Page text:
Inbound and Outbound vpn's

gokiwi

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Ive put this under chit-chat as it sounds like its more of a generic question.

So currently I have an outbound vpn running on my router so that I can access my NVR, however my employer is changing how we access the office when working from home.
They want us to use a vpn service to access the office, so how would this work ?. I am guessing that there wont be a conflict as the computer I use at home for work has nothing to do with the NVR ?

Merry Christmas & Happy Holiday's
 

Hammerhead786

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Outbound is from your home to the internet. Inbound is from the internet to your home. Getting a paid VPN service will not affect your ability to access your NVR.
 

Frankenscript

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Exactly as @Hammerhead786 says. Shouldn't be a problem. So, for example, I've got a VPN set up on my home router so I can connect to my LAN when I'm away; this supports an inbound connection at the router level; the router is the server and a mobile phone or whatever is the client.

My work uses a VPN with the server being some computer in ...well, I don't even know where... and my laptop is the client running a VPN client (Cisco Anywhere I think). The VPN client is engaged whenever I want my work laptop to connect to the work VPN, whether I'm at home, at a public wifi hotspot, or whatever. The VPN client on the laptop when it is on my LAN doesn't interfere with (and isn't interfered by) the VPN the Router is set up to support.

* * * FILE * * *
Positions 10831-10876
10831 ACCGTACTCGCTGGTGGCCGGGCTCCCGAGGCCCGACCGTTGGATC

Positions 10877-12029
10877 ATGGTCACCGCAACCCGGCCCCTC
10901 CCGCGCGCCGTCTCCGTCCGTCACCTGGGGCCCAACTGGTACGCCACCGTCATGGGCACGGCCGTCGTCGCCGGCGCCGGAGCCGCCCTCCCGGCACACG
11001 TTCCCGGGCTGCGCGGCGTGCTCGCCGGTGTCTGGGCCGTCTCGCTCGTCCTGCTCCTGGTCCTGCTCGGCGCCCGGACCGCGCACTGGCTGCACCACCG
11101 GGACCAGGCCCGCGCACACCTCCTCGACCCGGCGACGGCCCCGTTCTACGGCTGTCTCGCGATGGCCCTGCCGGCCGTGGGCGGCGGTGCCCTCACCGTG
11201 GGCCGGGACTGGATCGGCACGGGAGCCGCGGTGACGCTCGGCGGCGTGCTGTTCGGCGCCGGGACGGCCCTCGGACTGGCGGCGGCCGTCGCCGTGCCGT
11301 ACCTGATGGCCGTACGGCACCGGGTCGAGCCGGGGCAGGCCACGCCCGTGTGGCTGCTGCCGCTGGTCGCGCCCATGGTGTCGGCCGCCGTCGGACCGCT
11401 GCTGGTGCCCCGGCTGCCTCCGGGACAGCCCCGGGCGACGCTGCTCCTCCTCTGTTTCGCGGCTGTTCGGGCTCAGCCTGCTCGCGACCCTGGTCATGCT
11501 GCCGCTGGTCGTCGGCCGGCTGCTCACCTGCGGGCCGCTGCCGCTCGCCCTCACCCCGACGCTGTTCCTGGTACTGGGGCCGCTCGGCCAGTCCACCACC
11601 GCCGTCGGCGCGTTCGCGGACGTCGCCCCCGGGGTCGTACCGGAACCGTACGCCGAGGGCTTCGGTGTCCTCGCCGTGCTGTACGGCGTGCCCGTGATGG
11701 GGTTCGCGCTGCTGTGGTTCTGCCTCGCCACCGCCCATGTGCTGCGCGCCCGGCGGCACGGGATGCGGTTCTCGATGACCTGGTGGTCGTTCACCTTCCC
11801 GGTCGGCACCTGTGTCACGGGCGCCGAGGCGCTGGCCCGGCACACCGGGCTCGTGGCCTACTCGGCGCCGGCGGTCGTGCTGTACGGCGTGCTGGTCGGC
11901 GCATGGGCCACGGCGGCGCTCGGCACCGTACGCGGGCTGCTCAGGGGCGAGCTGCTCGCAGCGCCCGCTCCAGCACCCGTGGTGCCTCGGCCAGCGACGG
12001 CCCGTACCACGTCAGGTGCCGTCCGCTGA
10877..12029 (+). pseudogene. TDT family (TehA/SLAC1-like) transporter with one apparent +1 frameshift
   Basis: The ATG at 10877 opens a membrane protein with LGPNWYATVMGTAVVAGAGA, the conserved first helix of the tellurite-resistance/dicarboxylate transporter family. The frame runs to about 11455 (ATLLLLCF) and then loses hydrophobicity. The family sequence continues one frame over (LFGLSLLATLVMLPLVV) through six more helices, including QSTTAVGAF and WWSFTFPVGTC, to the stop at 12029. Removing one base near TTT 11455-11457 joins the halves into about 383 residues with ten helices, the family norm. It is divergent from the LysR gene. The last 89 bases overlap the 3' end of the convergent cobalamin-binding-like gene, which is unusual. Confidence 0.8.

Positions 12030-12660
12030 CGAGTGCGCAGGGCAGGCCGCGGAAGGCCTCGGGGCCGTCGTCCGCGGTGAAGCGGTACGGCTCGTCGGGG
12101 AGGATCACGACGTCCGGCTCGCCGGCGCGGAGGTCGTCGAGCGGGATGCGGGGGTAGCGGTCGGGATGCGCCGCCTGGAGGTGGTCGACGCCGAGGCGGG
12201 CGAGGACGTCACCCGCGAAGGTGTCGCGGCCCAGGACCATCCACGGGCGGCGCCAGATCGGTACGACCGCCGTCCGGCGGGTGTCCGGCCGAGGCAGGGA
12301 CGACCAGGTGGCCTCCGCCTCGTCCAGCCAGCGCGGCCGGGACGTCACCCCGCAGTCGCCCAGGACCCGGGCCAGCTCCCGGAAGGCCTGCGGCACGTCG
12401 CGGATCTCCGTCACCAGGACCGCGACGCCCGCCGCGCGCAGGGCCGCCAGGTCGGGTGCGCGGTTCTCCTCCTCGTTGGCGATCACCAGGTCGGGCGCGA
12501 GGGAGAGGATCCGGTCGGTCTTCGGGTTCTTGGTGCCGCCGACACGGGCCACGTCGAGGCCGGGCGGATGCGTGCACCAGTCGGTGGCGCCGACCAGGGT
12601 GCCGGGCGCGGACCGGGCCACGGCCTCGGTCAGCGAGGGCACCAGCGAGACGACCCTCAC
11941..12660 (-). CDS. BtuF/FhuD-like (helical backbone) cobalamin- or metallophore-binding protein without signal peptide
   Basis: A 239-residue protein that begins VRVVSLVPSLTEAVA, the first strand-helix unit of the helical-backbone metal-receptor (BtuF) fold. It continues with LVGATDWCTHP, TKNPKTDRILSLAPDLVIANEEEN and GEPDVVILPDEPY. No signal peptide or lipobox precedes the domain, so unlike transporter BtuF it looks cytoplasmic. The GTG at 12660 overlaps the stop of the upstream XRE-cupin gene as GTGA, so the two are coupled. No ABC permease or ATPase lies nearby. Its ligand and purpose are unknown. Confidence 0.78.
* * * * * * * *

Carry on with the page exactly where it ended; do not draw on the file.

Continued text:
SouthernYankee

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I believe that it will be a problem. The DDNS may not work correctly with an outbound VPN operation. The outbound VPN will mask the local IP address used to resolved the DDNS.

As I side note, i believe that outbound VPNs are a major security risk. They have been hacked look at NordVPN. All your traffic is flowing through the outbound VPN servers, you really trust these people ( who the hell are they) to keep your data safe. Look at your data, it is not securely encrypted going from the VPN server to the end point. Your still need to login to facebook, snapchat, your email, servers What recourse do you have if they expose your data. Outbound VPNs are useless crap. Think about it.
 
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I believe that it will be a problem. The DDNS may not work correctly with an outbound VPN operation. The outbound VPN will mask the local IP address used to resolved the DDNS.

As I side note, i believe that outbound VPNs are a major security risk. They have been hacked look at NordVPN. All your traffic is flowing through the outbound VPN servers, you really trust these people ( who the hell are they) to keep your data safe. Look at your data, it is not securely encrypted going from the VPN server to the end point. Your still need to login to facebook, snapchat, your email, servers What recourse do you have if they expose your data. Outbound VPNs are useless crap. Think about it.
Are you saying NordVPN has been hacked? Isnt all the data encrypted from point to point?
 

SouthernYankee

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NORDvpn servers were hacked. Management kept it secret for more than a year. Very unethical for a company that is a security company.

Your data is encrypted from your device to nordvpn servers. That is it. It may use https going from the nordvpn to the endpoint. It has to be decrypted at the NORDvpn server. Having the server hacked allows for a man in the middle attack.